53      Next, the Italian Government contends that the functional and structural differences between closed-ended real estate funds and open-ended real estate funds, whether in relation to the subscription procedures and the arrangements for the redemption of shares or the characteristics of both types of fund, show that open-ended real estate funds are not in an objectively comparable situation to that of closed-ended real estate funds. Moreover, that conclusion is, it is argued, supported by the history of the national provision, from which it is apparent that the Italian legislature had intended to reserve the tax advantage in question solely to investments which are in fact of immovable property, to the exclusion of investments in movable property, even if the latter are valued by means of the temporary acquisition of immovable property, and that legislation is intended, in essence, to favour the creation in Italy of closed-ended funds making investments in immovable property.

54      Lastly, the Commission observes that Italian law imposes a single substantive regulatory framework applicable to all mutual investment funds, but confers favourable tax treatment on the acquisition of commercial real estate by closed-ended real estate funds, in the form of a reduction in mortgage registration tax and in land registry fees. Since the main objective of closed-ended funds and open-ended funds is to give the subscriber the opportunity of making a financial investment, there is perfect comparability between closed-ended and open-ended real estate funds. In addition, if account is taken of the fund’s objective of purchasing immovable property in order subsequently to resell it, closed-ended real estate funds and open-ended real estate funds are also comparable.

55      In that context, it is for the referring court, which has sole jurisdiction to interpret national law, taking account of all the elements of the tax legislation at issue in the main proceedings and the national tax system concerned as a whole, to determine the main objective pursued by the provision in question (see, to that effect, judgment of 30 January 2020, Köln-Aktienfonds Deka, C‑156/17, EU:C:2020:51, paragraph 79).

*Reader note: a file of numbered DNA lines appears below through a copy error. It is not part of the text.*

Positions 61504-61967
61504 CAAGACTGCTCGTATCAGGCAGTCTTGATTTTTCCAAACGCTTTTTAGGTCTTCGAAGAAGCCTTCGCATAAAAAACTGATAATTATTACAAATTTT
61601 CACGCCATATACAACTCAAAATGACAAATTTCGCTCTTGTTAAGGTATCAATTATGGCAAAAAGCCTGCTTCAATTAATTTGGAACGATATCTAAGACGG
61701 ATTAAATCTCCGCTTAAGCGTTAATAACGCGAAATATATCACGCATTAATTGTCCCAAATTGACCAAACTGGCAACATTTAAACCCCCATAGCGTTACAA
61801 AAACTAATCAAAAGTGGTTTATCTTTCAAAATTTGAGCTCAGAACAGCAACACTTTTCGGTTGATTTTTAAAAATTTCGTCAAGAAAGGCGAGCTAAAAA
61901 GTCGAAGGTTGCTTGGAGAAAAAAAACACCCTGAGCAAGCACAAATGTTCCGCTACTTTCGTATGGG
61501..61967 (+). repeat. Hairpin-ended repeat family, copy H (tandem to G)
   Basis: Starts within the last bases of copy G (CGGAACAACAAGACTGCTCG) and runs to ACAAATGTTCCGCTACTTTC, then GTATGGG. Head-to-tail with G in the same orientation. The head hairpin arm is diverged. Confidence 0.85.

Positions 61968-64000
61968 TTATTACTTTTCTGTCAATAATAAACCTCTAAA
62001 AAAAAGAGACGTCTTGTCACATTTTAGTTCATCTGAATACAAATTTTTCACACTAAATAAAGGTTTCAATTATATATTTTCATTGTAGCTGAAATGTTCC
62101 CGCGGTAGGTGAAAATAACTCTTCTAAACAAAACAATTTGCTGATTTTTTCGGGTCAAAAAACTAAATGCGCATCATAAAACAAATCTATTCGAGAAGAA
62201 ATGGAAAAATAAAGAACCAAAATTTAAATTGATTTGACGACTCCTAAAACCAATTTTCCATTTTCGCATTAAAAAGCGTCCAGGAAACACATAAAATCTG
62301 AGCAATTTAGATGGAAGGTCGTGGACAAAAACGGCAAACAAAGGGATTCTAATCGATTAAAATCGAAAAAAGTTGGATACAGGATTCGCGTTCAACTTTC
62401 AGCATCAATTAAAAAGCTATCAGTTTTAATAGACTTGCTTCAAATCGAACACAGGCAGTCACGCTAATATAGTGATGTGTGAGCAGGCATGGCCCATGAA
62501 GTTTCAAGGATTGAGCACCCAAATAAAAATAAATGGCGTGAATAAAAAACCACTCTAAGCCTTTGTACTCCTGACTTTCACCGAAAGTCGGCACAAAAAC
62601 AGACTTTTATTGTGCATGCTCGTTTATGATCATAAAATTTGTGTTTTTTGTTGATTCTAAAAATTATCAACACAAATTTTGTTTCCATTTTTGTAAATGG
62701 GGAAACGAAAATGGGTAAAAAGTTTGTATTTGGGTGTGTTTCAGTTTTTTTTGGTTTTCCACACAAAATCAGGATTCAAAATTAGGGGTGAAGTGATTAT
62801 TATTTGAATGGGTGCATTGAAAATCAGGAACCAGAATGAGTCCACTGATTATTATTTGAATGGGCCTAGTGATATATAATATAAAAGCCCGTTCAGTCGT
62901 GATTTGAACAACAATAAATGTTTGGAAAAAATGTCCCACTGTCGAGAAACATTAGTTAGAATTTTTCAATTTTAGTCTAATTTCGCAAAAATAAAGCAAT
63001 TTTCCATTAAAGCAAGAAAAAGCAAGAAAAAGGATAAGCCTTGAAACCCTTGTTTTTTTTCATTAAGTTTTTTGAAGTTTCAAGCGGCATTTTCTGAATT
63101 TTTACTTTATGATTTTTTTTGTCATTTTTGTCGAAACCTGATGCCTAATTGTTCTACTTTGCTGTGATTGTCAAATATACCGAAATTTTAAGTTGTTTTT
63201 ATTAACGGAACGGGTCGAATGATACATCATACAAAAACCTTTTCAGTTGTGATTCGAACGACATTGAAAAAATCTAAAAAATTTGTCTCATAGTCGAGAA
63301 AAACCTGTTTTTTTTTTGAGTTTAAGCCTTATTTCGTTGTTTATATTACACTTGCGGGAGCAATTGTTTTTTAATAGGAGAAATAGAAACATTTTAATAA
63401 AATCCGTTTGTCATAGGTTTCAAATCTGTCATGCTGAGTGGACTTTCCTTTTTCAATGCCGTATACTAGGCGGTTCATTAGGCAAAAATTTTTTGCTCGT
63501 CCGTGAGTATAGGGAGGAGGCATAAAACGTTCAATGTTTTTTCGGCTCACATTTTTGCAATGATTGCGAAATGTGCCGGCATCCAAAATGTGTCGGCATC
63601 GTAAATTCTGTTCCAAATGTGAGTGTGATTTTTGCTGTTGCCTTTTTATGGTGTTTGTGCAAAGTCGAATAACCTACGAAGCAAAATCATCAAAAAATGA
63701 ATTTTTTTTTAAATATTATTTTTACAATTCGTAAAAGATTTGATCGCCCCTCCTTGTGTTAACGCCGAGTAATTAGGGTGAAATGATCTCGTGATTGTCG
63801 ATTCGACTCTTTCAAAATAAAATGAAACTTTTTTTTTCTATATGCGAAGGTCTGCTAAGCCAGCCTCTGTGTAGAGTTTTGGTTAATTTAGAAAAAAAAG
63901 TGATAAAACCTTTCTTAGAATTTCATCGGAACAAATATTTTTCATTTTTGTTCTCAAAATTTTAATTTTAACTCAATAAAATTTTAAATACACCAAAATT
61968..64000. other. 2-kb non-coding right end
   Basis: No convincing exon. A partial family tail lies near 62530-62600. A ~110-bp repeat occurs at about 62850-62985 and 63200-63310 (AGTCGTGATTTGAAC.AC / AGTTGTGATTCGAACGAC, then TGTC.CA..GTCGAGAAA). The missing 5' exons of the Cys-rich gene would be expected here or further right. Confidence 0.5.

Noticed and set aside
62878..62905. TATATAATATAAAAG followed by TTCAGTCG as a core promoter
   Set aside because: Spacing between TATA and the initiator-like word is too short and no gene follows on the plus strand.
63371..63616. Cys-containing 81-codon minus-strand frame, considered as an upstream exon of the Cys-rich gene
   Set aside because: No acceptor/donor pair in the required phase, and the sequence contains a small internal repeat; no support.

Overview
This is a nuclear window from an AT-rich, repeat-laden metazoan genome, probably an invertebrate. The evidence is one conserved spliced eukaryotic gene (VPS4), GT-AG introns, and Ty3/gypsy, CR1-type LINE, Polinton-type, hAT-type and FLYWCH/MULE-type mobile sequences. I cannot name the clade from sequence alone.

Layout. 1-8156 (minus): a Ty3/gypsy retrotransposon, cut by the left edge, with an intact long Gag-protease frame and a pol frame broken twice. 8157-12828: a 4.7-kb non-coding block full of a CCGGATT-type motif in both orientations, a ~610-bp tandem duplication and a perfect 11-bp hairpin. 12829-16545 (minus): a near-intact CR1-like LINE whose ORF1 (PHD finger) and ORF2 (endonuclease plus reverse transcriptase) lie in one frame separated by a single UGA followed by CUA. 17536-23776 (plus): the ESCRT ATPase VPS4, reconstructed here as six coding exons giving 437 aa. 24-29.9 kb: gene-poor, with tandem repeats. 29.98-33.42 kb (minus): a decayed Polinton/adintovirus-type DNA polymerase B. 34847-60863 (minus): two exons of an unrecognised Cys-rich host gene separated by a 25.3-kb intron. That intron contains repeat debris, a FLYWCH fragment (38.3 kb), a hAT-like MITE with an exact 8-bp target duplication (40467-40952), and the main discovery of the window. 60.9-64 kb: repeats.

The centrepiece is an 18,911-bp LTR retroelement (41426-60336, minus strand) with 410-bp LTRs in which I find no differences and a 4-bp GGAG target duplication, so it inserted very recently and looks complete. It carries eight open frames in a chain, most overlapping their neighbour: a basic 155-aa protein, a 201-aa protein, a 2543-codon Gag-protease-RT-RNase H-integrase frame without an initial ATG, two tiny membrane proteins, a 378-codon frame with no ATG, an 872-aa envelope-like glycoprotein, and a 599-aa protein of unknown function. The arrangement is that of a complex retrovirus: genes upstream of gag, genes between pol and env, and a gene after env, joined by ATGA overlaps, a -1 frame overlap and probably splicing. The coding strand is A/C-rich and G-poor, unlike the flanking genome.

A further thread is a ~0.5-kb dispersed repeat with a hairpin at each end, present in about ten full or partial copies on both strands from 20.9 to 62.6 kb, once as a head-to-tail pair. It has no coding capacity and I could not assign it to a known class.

56      In that regard, if the referring court concludes that the objective of Article 35(10-ter) of Decree-Law No 223/2006 is to prevent a fund from being penalised by being taxed twice, that is on the purchase of immovable property and its subsequent resale, it must be found that, in the light of that objective, and as the Advocate General observed in point 81 of his Opinion, open-ended and closed-ended funds are in objectively comparable situations.

57      The referring court could, on the other hand, conclude that the objectives pursued by the national legislation at issue in the main proceedings are intended to promote and encourage the creation of closed-ended funds, which do not stem from highly speculative and uncertain intentions, and to limit the systemic risks on the real estate market, and that such considerations therefore constitute the basis on which open-ended funds are excluded from the tax advantage conferred by Article 35(10-ter) of Decree-Law No 223/2006. However, it must be noted that considerations of that kind do not relate specifically to the reasons which distinguish open-ended funds from closed-ended funds in the light of the tax advantage in question.

58      It must be added that the purpose and content of that legislation provide for a 50% reduction in the rate of mortgage registration tax and in land registry fees for the acquisition of real estate by or on behalf of closed-ended funds governed by Article 37 of Legislative Decree No 58/1998, and that, with regard to such a tax advantage, a closed-ended fund and an open-ended fund, in so far as they each pursue the activity of acquiring and subsequently reselling real estate liable to be taxed twice, appear to be in a comparable situation.

59      In those circumstances, it is necessary to examine whether the difference in treatment introduced by Article 37 of Legislative Decree No 58/1998 may be justified by overriding reasons in the public interest.

 Whether there is an overriding reason in the public interest